This Stratofreighter used to be an aerial KC-97L refuelling aircraft. But those tanks have been removed and now what remains is the vast hull of this colossal airplane.
Bill Rumpf checking the gauges

Bill is checking if the switches are in the position they should be in, no way of knowing what those kids may have been up to! But nothing out of the ordinary was found, so the kids behaved very well.
I think Bill also told me the BAHF had their hangar space (the hangar B is shared with 'HARP') rented for a Bar Mitzvah: anything for a good fundraiser!
Cockpit of the C-97
Cockpit of the C-97 Stratofreighter

round Engines - radials rule!
The Pratt & Whitney R-4360 Wasp Major, a four row radial engine: the same engine as fitted on the B-50, Howard Hughes’ Spruce Goose, the Fairchild C-119 Flying Boxcar and the Convair B-36 Peacekeeper. Huge engines, powerful with their 28 cylinders, two turbochargers as well as single supercharger displacing 4362.5 cubic inches (71.5L) to produce 4300 horsepower (3200kW). Amen to that!

C-97 N117GA at Moses Lake 1996

I came across the same aircraft, at the time registered N117GA, stored at Moses Lake,WA, in May 1996.
A bit of history first: c/n 16749 was delivered as 52-2718 to USAF in 1952, designated a KC-97G, flying as an aerial refuelling tanker. After its career with the USAF, during Aug65 it was modified to KC-97L standards (whatever that entails). 52-2718 was sold at an auction in July 1981 and registered as N1175K to a salvage company in Tucson (who reverted it back to KC-97G standards again).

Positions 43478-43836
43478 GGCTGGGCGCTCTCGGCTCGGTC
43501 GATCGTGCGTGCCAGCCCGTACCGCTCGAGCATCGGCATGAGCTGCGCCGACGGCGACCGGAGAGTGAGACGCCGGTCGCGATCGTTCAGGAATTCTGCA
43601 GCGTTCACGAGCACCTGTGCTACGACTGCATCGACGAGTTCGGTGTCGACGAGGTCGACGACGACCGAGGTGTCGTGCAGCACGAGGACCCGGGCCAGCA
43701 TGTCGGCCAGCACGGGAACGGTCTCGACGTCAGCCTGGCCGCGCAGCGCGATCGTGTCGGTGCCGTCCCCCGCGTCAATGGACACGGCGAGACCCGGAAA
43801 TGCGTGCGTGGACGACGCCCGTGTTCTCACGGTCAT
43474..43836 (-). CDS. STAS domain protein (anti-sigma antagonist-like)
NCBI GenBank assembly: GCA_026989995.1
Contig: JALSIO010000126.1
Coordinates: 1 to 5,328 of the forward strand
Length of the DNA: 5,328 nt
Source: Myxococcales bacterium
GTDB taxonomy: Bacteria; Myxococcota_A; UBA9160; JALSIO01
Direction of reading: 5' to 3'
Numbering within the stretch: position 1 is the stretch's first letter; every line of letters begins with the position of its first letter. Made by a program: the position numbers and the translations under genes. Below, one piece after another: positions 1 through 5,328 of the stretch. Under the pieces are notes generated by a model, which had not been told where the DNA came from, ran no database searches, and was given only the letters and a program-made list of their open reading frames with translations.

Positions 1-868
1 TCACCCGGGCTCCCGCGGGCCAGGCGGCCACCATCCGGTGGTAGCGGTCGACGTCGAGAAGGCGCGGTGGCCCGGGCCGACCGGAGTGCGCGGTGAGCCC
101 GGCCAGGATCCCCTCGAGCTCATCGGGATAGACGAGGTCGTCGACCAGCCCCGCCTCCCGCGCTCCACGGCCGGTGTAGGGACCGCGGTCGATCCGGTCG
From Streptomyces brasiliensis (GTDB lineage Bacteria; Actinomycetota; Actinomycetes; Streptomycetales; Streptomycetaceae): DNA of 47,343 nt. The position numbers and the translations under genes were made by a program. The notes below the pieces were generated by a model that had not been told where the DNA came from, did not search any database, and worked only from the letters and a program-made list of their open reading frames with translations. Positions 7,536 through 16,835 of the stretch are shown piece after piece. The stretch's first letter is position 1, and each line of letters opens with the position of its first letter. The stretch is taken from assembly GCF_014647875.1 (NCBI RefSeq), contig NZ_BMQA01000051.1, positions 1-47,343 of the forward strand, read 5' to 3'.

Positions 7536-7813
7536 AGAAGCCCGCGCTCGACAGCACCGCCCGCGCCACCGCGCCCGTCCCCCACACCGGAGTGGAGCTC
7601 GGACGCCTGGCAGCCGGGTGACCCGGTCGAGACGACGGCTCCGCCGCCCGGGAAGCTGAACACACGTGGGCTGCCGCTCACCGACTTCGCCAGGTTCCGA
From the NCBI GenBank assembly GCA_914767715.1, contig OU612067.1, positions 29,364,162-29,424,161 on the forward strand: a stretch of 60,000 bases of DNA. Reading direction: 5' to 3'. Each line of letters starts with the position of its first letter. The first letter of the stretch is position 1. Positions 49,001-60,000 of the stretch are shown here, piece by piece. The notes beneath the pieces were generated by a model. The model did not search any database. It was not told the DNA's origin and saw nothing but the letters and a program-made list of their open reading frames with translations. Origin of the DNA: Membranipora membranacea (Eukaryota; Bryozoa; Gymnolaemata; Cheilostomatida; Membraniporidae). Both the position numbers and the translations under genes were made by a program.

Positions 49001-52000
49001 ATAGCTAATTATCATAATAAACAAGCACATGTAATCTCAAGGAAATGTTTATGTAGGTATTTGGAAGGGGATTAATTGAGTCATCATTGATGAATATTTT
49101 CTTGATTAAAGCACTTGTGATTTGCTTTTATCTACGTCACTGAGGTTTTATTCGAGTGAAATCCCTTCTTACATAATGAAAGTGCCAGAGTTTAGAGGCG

During Oct89 Grace Aire Foundation Inc. bought it and named it 'Spirit of Corpus Christi'. This was a charitable trust, registered in Corpus Christi,TX and was involved in airborne relief & aid work in 3rd world. Funding came from hauling fish on seasonal contracts in Alaska. As the photo shows, the fuelboom had been removed.
By the time I photographed it at Moses Lake, stored with C-97 N31338 (c/n 16725, USAF 52-2694), it was for sale. The BAHF bought it in 22Apr97, ferried it to Greybull,WY for maintenance on 08Oct98 (reportedly, by this time it had totalled only 8.000 hrs flighttime!), named it '(Angel of) Deliverance', and prepared it for a ferry flight to Floyd Bennett Field.